JENIK COOK: ERUPTING
No question but the painting of Jenik Cook - and hardly less the work she realizes in other media (most notably ceramics) -is abstract-expressionist. But it is not necessarily Abstract Expressionist. That is, however much it may evince the DNA of mid-century American "action painting," or even European counterparts such as tachism, l'art informel, or CoBrA, Cook's art only incidentally revives the method, much less the look, of these bumptious, scrappy art movements. Rather, to power her vision, she goes back to the roots of gestural modernism, finding dancing line, elastic contour, and fervid color in surrealism, in fauvism, in expressionism itself. The painting of Pollock and Kline, and of Fautrier and Jorn, gives Cook permission to work unfettered like this, and gives us the context to comprehend fully - even to empathize kinesthetically with - what she does. But she is not emulating, much less imitating, Afro or James Brooks in her graceful, muscular paintings on paper or rehashing Sam Francis or André Lanskoy with the rhythmic clots and scatterings of pigment that collect on her canvases (well, on a wide variety of more-or-less canvas-like support material). Look instead to Miro, Masson, Marc, or Münter, Pechstein or Picasso, Marcks or Matisse, for Cook's sources.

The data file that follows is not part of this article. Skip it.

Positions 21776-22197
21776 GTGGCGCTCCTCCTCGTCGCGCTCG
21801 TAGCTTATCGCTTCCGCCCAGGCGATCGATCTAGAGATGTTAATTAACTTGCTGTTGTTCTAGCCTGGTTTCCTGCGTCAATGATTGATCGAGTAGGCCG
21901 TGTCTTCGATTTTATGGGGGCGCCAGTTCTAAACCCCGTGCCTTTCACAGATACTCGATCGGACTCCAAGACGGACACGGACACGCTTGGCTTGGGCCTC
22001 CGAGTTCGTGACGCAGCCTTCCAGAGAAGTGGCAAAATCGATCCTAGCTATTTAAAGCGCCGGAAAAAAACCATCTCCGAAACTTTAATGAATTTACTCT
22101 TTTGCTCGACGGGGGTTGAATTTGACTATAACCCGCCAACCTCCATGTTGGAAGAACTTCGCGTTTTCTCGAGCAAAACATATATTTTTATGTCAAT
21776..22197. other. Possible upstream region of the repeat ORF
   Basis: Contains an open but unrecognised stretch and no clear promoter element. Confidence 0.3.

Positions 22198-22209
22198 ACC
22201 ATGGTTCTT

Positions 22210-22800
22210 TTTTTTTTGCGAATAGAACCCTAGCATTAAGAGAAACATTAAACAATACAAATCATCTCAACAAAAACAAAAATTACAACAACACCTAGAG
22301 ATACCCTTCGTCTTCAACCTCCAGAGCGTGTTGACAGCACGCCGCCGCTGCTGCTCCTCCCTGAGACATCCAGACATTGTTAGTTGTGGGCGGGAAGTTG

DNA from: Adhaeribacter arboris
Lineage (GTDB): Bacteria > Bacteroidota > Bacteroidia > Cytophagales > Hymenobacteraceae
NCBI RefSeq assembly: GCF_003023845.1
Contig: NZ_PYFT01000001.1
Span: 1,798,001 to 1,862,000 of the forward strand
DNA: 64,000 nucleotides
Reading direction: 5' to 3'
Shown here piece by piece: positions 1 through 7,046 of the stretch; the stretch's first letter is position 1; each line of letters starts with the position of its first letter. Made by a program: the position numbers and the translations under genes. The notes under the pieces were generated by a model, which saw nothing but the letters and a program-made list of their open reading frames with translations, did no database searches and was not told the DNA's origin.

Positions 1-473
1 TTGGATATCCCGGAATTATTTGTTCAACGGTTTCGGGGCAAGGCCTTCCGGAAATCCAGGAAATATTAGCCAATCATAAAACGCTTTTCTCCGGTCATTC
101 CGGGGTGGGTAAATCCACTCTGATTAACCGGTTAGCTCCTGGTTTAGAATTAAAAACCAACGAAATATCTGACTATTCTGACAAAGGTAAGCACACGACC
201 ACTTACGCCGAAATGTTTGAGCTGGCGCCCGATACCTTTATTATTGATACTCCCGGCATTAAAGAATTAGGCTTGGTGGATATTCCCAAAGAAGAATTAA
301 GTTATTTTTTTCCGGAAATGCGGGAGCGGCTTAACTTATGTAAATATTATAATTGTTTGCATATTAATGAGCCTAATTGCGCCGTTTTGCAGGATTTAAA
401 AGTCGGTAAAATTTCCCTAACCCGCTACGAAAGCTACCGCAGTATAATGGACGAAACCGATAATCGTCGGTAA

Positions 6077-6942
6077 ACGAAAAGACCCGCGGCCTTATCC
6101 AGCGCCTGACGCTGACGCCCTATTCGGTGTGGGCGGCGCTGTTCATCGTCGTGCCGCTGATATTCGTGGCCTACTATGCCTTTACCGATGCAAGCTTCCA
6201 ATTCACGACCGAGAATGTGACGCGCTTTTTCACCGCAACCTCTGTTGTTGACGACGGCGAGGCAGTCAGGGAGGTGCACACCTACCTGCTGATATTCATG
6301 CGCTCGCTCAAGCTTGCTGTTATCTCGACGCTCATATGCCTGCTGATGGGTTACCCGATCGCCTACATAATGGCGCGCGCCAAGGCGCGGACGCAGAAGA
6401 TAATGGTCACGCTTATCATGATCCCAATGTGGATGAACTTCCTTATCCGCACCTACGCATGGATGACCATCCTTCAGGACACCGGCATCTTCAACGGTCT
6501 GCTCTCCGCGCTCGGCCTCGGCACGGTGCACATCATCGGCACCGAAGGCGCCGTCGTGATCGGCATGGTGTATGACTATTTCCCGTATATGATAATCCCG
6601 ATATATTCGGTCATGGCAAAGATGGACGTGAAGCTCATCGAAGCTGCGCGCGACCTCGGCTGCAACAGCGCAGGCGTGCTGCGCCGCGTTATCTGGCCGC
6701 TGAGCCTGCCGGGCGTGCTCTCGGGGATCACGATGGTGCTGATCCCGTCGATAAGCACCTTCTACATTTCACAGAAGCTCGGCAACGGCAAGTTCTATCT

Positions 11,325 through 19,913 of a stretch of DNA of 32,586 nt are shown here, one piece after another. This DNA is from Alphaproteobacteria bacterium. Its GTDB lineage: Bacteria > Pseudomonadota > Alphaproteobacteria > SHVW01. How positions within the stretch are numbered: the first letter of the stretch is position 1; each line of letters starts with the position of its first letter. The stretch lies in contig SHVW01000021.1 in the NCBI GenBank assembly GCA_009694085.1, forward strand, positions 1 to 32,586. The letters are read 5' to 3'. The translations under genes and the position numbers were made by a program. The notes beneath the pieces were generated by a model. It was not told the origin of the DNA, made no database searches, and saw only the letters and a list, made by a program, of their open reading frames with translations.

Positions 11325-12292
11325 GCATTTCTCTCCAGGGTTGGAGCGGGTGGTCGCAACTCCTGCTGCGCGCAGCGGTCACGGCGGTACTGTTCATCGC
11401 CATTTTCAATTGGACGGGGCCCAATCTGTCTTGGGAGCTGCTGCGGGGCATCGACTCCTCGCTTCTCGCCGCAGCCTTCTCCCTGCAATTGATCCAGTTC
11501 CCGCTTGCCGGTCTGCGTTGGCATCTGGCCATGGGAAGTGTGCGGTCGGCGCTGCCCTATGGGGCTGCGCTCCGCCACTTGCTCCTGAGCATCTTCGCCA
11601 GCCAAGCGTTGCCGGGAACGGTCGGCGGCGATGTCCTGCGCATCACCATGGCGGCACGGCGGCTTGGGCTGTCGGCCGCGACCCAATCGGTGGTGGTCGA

Indeed, look into Cook's own cultural heritage. The line that whips and loops throughout Cook's oeuvre, whether hurling forms across canvas expanses or tracing them on the sides of pots, whether describing slashing trails of pure pigment or the sinuous contours of human bodies, is no more a painted line than it is a written one. It is made less with the whole body - although one can sense a change of stance, a hip motion, in so many of these dancing whiplashes - than with the whole arm. These gestures issue from the wrist and the shoulder. They are in fact as much inscribed as painted. Their energy is not just telegraphic; it is calligraphic. If the vivacity of the image bespeaks Cook's Armenian blood, the rhapsodic curvaceousness of her line betrays her Iranian childhood. As comfortable speaking and writing Farsi as she is Armenian, Cook marries her disparate cultural sources -which of course now include the western European and American influences of her adult life - into an aesthetically cohesive mix with a surprisingly broad formal reach.
Perhaps the breadth of that reach, given the variety of sources, isn't actually so surprising. But it is always a bit startling to witness - that is, to be allowed to witness - an artist master such a conceptual and expressive range. Most artists have this range in them, but so many suppress it. For her part, however, Cook refuses to suppress her stylistic multivalency. Not only does she not limit her vision, but she uses that vision very consciously to drive her artmaking in as many ways as it needs to go. She may edit, but she does not self-censure. Her style, ultimately as coherent and personal as a signature, emerges from and among her plethora of approaches, approaches which themselves spring from her persistence, her prolific output, her knowledge of art, and her irrepressible verve. Jenik Cook's art springs forth -in several directions at once.
Peter Frank Los Angeles January 2010